Purpose is not your edge,
it’s your heart
Purpose has been a business buzzword for a while now, almost to the point where I’m tempted to abandon it. As is often the case, something that works attracts attention, especially by people trying to find an edge. But here’s the thing about purpose. It isn’t an edge. An edge is hard and angular. It’s sharp and superficial.
Purpose on the other hand is substance. It’s deep and whole and forms the core of an organisation. It is the reason for being.
And sometimes that purpose can become a little fractured, splintered and diminished over time by trying to be too many things to too many people. When this happens, it reduces your impact and confusion sets in, both internally and with those you are trying to serve.
At that point, it’s time to reassess and ask the question – why? Why do we exist?
As a significant operator in the at-risk youth space, and with a twenty-year history of helping and mentoring some of Australia’s most underserved young people, Whitelion found itself in precisely this position. Over the years, the organisation has acquired numerous programs, initiatives and social enterprise schemes. The organisation found itself spread too thin and in danger of not being able to help those needing them the most.
To tackle this issue, new CEO Hang Vo, gathered the team and embarked on a project that allowed them to go back to why they existed in the first place.
Supported by the team and founding CEO Mark Watt, Hang and Whitelion divested all social enterprises and initiatives that didn’t align with their core mission: to provide vulnerable young people with positive connections and pathways to work.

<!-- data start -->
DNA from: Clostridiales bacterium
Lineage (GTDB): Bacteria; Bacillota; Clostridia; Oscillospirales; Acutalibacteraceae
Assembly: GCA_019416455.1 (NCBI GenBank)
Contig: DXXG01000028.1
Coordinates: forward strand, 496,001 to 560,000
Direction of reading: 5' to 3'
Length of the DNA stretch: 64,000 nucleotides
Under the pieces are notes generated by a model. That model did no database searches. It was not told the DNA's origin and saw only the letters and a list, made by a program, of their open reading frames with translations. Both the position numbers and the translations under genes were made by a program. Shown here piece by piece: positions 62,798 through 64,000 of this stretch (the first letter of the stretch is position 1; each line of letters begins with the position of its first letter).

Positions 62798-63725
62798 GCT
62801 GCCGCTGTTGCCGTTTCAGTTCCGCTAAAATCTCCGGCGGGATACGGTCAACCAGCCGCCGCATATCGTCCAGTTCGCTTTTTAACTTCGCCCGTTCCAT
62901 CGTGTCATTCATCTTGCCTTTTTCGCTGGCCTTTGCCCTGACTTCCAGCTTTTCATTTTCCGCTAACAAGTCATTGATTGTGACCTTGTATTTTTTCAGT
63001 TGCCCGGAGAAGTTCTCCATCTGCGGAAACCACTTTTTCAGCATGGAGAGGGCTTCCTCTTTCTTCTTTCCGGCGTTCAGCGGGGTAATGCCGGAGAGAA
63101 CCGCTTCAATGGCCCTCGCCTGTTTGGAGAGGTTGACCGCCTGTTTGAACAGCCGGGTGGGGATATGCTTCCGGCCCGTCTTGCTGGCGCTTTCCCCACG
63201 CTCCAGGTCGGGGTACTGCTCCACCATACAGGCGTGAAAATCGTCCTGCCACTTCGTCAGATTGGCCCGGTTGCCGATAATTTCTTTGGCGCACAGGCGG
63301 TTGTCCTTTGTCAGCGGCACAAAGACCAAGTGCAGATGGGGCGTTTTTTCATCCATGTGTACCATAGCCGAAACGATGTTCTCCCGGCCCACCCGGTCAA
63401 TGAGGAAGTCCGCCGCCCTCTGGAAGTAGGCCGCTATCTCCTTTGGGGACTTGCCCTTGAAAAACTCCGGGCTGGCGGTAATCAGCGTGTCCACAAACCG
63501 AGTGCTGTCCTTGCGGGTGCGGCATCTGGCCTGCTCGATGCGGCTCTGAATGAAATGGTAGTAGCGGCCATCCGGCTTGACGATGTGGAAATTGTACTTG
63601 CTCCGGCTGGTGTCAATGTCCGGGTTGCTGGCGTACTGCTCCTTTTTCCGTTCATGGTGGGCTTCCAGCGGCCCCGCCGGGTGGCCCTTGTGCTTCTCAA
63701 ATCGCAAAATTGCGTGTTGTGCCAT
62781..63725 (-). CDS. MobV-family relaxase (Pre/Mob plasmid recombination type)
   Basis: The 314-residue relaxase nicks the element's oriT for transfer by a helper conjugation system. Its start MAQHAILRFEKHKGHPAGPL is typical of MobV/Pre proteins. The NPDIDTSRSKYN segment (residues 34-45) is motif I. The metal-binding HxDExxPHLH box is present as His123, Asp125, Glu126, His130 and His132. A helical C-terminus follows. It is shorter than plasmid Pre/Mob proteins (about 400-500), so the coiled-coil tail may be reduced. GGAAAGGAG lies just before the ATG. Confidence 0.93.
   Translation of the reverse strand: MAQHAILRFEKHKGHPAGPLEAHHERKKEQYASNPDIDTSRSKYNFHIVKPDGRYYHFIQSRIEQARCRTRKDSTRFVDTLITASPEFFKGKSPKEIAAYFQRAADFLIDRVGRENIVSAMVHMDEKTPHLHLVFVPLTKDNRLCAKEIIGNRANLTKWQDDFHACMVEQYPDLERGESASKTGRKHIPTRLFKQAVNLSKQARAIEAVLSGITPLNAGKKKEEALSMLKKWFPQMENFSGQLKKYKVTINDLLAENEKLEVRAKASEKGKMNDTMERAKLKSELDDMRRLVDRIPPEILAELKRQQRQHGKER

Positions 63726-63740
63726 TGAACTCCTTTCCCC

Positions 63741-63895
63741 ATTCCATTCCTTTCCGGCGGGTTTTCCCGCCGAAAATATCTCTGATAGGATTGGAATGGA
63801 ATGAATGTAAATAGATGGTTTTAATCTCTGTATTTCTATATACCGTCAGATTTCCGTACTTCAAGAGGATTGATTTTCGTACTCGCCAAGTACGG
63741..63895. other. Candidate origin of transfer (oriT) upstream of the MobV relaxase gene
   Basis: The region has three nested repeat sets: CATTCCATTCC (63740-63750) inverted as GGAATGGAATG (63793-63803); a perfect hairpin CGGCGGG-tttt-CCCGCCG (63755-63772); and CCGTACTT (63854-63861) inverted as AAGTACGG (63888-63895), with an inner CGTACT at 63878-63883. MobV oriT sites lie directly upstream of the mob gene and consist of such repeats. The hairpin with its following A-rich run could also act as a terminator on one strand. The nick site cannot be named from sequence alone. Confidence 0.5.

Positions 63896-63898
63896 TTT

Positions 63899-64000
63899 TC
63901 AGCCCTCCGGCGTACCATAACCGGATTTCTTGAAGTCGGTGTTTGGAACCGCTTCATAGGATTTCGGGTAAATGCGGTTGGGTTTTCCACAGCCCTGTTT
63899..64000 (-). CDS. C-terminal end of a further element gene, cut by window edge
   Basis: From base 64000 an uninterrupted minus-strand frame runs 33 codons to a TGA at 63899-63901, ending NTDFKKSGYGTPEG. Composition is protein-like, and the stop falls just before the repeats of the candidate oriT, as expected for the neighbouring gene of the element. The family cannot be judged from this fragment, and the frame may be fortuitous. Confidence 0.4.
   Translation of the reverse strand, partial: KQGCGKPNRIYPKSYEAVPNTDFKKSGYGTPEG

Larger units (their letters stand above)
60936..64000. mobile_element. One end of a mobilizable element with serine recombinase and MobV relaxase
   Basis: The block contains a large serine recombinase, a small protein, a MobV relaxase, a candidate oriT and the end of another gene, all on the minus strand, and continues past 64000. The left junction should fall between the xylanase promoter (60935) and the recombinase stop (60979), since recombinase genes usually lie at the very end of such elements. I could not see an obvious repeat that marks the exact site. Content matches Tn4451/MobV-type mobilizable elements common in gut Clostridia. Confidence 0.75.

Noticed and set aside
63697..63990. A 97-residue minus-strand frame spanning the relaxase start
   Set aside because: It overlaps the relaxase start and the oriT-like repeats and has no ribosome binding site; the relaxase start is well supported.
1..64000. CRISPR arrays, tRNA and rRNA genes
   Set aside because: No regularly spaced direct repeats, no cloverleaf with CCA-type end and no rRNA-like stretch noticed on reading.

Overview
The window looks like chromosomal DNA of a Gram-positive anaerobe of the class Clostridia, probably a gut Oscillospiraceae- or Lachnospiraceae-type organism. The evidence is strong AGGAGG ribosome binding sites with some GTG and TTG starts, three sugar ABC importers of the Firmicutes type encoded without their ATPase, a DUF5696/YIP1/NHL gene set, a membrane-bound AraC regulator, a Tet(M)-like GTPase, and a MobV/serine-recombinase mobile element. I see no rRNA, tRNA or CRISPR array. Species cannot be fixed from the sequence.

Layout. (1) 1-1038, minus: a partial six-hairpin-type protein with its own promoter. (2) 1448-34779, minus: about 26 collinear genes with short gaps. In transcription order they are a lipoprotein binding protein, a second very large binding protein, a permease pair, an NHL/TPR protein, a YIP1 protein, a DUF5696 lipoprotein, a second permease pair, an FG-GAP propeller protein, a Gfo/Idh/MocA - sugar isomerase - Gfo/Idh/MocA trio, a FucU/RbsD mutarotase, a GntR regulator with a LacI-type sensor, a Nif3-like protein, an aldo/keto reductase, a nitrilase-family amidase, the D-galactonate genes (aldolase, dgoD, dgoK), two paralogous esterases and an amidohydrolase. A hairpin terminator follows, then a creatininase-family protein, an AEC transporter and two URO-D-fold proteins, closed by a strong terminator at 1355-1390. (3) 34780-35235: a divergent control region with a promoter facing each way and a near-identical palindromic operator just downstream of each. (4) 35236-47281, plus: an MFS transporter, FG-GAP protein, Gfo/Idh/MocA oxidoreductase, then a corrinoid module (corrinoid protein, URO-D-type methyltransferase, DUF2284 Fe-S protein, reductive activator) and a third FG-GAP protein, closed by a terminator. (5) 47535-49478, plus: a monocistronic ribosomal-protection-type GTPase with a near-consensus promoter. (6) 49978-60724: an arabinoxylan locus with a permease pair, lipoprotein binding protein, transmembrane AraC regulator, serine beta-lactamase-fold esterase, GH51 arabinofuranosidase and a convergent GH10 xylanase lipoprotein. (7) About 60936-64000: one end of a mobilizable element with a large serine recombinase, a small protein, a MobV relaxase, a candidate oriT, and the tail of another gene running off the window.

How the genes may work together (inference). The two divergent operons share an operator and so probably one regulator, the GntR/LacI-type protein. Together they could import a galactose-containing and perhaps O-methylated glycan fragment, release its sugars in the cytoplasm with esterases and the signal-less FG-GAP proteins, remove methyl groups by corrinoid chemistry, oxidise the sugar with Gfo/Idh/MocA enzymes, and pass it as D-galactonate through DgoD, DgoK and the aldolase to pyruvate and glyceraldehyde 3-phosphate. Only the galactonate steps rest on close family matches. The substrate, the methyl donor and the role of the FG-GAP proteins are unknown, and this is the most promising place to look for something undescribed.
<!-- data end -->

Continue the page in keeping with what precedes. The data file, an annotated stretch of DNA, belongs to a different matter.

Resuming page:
They launched their new three-year strategic plan at the beginning of 2020, just before the global pandemic hit and caused a disastrous situation for the young people in their care, many of whom don’t have a stable home.
That strategic plan has kept the team focussed on their purpose and why they exist. It has enabled Whitelion to continue to support vulnerable young people to maintain positive connections and develop pathways to work. It has also helped to establish a stronger brand within the industry, develop new strategic government relationships, form new industry collaborations and secure significant new government and corporate funding through communicating a clear and hyper-focused mission and purpose.
And, they have been approached by government agencies to provide expertise and insight into future change. They now have the seat at the table they need to influence policy and have the significant impact they desire.
Purpose is not a buzz word. It is not a way to get an edge.
Clearly articulating and communicating your purpose is how you bring your tribe together and how you create real change in the world. It’s something that comes from within. Your stories share that purpose. They don’t create it.